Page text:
People who were there remember Alan Pardew’s disbelief quickly turning into ecstasy. It was August 2006, almost four months after Pardew’s young West Ham side had come within a whisker of beating Liverpool in the FA Cup final, and the final day of the transfer window was about to take a turn for the surreal in east London.
At first it seemed like a prank, the idea that two of the hottest talents in South America were about to join West Ham, and Pardew’s response was predictable when the idea was put to him. “Don’t be ridiculous,” he said. “It’s never going to happen.” Only, it was. One of the most controversial transfers in the history of English football progressed at dizzying speed and by the end of the day Carlos Tevez and Javier Mascherano had left the São Paulo club Corinthians for West Ham.
“I remember watching it on Sky Sports News,” Matthew Etherington, who played for West Ham between 2003 and 2009, says. “None of us expected it. We thought: ‘Maybe this is the way the club’s going.’ We didn’t know how the deal was structured at the time.”
Sheffield United, who visit the London Stadium last month, have not forgotten. They have faced West Ham once since the bitter row over the Mascherano and Tevez deal, winning a League Cup tie at Upton Park in August 2014, and have not forgotten an independent Premier League commission handing the east London club a record £5.5m fine instead of a points deduction for breaking third-party ownership rules when they signed the Argentinian duo.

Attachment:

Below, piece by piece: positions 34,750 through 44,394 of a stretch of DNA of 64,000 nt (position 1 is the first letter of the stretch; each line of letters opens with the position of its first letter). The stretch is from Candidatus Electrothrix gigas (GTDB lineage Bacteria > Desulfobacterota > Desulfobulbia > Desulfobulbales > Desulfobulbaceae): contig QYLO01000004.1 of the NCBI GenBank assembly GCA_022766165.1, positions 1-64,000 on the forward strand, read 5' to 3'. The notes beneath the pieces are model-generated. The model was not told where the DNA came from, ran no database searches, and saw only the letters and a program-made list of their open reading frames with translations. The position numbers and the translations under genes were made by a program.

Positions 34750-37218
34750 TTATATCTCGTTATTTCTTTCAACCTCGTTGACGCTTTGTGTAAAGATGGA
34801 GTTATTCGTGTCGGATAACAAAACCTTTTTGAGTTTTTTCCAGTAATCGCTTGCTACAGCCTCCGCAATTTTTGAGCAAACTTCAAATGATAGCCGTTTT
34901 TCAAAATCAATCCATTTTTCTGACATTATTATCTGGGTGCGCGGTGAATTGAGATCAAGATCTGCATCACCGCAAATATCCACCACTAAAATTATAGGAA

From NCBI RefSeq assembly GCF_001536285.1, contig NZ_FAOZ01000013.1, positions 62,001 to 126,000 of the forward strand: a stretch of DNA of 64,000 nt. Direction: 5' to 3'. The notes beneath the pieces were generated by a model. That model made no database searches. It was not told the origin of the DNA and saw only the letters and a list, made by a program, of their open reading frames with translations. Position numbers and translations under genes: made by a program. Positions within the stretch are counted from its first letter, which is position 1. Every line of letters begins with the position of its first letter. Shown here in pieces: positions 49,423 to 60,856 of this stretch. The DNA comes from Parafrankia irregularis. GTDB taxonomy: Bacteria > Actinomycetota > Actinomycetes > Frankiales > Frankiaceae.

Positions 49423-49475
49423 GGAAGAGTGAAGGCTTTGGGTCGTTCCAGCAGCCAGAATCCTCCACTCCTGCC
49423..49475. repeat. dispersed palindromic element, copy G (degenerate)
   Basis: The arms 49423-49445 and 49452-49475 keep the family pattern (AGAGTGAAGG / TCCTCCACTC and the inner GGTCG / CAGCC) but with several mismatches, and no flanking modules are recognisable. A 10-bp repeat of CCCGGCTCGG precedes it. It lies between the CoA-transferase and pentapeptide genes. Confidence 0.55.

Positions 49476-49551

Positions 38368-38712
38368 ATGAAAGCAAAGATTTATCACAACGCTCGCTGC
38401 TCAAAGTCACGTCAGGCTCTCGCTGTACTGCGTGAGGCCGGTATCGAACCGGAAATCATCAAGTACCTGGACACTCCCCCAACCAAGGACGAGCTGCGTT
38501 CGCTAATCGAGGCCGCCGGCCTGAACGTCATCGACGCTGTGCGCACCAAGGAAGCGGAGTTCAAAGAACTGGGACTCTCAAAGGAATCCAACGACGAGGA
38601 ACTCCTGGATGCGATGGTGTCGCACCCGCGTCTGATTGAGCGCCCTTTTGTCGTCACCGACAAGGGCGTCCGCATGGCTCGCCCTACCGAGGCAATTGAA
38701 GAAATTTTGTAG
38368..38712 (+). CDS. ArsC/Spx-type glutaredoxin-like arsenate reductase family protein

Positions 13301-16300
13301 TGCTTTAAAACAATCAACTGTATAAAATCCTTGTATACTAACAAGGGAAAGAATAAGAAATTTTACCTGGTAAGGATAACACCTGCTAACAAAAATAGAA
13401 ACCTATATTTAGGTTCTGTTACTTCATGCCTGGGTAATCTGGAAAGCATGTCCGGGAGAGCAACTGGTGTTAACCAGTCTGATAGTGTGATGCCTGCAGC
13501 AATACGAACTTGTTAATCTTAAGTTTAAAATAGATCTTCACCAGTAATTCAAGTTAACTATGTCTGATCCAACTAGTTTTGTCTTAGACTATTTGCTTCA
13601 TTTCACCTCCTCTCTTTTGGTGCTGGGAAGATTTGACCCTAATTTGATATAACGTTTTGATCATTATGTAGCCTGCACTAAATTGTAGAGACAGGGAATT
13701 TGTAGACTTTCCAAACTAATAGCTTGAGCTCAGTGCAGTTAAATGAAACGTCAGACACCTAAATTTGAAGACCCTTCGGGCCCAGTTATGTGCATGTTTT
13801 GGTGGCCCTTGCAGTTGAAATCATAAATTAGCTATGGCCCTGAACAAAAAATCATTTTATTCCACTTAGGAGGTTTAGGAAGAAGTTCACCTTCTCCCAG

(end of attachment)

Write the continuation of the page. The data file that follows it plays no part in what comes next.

An FA tribunal would later find in United’s favor, arguing that Tevez’s role was crucial in West Ham staying up, and the Hammers ended up paying the Blades £20m in compensation following an out-of-court settlement.
However, while the coverage down the years has largely focused on United being cheated out of a Premier League place, something lost in the conversation is how West Ham’s dream turned into a nightmare. Far from helping them challenge the elite, signing Tevez and Mascherano almost got them relegated, caused long-term financial problems and disturbed dressing-room harmony. Mascherano played seven forgettable games before joining Liverpool during the January window and it took Tevez 1,142 minutes to score a goal.
It was one of the strangest seasons in West Ham’s history. Pardew had won the Championship play-offs in 2005 and for a while he was the perfect leader for a youthful, boisterous group. If Bobby Zamora arrived early to nick the manager’s parking space at the training ground, it was seen as part of the fun. After a while, however, off-field issues began to affect the squad’s discipline.